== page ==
Boy's untied shoelace leads to broken arm, cancer diagnosis

Doctors treating a 5-year-old boy in Kentucky are hoping to have him home in time for Christmas after a fall at school revealed a cancerous tumor in his arm. Derrick “DJ” Schott, of Shepherdsville, Ky., was initially taken to his local emergency room on Dec. 7 for a broken humerus bone, Fox 19 Now reported.

But according to the boy’s mother, Sandra Tillet, who adopted him with her veteran husband, doctors discovered a mass and a subsequent biopsy landed him at Norton Children’s Hospital, where he has already started chemotherapy to treat osteosarcoma. According to the American Cancer Society, osteosarcoma is the most common type of cancer that starts in the bones and mostly occurs in children and young adults.

Cards from supporters around the country have flooded his hospital room. (Courtesy of family )

While the majority of tumors develop in the bones around the knee, the second most common site is in the upper arm bone, close to the shoulder, which is where DJ’s tumor occurred.


According to a GoFundMe page started on his behalf, DJ is set to undergo 10 weeks of chemotherapy to shrink the mass before it is removed, and then he will have a prosthetic rod implanted in the afflicted area of his arm that will grow as he does. Following that operation, he will face seven more weeks of chemotherapy.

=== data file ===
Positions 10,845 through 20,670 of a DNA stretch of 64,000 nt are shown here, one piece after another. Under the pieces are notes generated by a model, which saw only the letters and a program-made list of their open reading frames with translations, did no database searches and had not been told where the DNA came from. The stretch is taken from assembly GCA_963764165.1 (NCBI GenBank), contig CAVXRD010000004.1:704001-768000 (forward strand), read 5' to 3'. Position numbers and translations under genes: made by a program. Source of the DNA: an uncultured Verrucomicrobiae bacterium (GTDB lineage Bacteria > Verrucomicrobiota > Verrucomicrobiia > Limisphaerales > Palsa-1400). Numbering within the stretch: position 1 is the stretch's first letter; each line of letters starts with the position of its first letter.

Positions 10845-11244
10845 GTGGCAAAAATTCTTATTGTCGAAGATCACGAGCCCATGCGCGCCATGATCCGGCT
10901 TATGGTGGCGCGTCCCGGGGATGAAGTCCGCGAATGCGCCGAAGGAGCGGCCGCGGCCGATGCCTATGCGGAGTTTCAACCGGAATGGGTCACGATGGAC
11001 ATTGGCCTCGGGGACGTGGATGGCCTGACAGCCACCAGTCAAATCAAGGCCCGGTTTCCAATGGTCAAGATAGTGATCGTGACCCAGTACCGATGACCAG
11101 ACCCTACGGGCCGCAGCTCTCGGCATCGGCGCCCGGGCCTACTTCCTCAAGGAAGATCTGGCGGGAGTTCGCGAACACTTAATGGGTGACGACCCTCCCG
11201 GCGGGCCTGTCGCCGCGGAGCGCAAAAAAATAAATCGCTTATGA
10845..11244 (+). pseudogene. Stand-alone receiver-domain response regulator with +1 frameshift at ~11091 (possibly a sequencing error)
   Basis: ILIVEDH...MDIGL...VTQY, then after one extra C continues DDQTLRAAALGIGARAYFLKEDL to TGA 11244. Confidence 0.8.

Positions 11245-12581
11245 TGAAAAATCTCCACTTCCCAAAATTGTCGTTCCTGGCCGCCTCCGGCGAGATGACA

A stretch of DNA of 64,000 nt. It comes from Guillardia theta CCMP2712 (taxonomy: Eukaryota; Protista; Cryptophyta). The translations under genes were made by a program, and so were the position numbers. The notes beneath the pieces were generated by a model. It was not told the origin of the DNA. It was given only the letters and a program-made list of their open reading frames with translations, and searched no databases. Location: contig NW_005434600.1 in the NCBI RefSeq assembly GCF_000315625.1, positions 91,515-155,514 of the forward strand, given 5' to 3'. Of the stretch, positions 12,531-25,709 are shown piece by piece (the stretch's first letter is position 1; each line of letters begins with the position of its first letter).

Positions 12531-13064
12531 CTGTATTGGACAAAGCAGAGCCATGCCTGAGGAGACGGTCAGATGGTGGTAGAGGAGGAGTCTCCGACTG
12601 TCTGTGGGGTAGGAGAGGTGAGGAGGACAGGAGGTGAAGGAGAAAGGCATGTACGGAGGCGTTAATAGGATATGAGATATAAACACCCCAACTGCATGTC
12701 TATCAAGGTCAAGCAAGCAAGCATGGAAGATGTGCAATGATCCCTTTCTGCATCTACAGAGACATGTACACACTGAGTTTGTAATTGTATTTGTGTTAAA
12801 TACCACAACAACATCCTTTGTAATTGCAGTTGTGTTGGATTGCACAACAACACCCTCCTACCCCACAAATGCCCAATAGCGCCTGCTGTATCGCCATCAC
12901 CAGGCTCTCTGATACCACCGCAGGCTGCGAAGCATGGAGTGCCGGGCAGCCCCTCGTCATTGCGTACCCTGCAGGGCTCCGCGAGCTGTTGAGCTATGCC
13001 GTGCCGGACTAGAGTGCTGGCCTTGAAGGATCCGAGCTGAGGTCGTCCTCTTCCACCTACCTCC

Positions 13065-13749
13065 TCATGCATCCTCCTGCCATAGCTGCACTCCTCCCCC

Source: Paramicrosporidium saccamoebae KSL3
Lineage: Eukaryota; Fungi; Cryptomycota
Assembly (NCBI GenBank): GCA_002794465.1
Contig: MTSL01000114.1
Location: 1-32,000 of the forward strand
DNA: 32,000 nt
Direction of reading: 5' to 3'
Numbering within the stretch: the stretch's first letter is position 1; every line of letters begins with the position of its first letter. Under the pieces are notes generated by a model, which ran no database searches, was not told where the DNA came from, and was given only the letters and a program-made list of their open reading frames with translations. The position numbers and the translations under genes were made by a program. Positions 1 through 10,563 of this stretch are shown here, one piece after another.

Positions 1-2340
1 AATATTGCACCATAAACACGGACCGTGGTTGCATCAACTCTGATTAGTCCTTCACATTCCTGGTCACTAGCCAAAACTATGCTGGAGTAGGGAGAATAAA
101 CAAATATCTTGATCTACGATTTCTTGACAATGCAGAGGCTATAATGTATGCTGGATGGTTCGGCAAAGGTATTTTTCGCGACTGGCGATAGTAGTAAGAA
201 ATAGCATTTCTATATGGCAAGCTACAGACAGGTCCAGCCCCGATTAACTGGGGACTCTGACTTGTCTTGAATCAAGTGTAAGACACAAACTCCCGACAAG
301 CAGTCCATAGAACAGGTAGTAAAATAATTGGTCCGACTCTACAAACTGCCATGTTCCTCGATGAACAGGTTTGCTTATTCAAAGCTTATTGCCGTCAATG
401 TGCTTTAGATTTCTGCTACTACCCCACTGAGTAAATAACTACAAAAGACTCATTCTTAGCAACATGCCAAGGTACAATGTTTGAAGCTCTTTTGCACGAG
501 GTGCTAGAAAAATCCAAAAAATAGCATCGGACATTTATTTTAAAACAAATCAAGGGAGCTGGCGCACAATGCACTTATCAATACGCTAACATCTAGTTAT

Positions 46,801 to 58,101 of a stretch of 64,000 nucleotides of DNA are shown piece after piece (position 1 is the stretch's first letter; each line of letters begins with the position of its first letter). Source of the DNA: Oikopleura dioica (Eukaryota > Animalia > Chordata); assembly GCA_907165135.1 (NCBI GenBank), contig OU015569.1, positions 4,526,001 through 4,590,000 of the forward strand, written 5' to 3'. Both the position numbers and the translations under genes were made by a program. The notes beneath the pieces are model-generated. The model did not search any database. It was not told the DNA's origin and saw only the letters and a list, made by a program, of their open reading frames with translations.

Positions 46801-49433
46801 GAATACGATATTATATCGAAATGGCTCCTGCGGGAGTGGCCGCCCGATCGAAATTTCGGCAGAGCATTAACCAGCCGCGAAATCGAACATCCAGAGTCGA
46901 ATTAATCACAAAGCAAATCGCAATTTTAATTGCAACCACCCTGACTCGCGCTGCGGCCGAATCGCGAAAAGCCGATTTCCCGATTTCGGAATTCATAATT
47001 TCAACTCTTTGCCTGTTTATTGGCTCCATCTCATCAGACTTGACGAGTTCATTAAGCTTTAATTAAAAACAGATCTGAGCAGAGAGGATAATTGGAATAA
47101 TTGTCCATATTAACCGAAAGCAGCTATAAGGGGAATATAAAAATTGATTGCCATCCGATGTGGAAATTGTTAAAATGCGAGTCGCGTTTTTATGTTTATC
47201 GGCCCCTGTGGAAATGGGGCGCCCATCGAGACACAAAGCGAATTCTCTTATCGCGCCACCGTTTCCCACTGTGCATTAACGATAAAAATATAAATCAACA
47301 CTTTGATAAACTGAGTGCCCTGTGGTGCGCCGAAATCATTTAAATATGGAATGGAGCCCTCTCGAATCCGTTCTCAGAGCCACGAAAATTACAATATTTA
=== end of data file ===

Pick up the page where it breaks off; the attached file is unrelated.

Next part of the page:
DJ was adopted by his parents after they helped him overcome months of withdrawal symptoms as a newborn. (Courtesy of family)

“He has a long road ahead, but he has an amazing family (and friends) who will be with him for anything he’s going to need,” the GoFundMe page said.

Since his diagnosis and hospitalization, word about the young boy who has already overcome serious obstacles in his life ─ reportedly including going through withdrawal as a newborn due to his biological mother's drug use ─ quickly spread, and holiday cards began flooding his hospital room.


“There is a lot,” Tillet told Fox 19 Now. “Cards from Hawaii, California, Indiana, Connecticut, Texas and New York. I believe there is a lot of strength in prayer and he’s got a lot of people praying for him.”

Tillet added that her son’s spirit hasn’t swayed despite his diagnosis.

“This kid is so strong, he has not cried,” she said.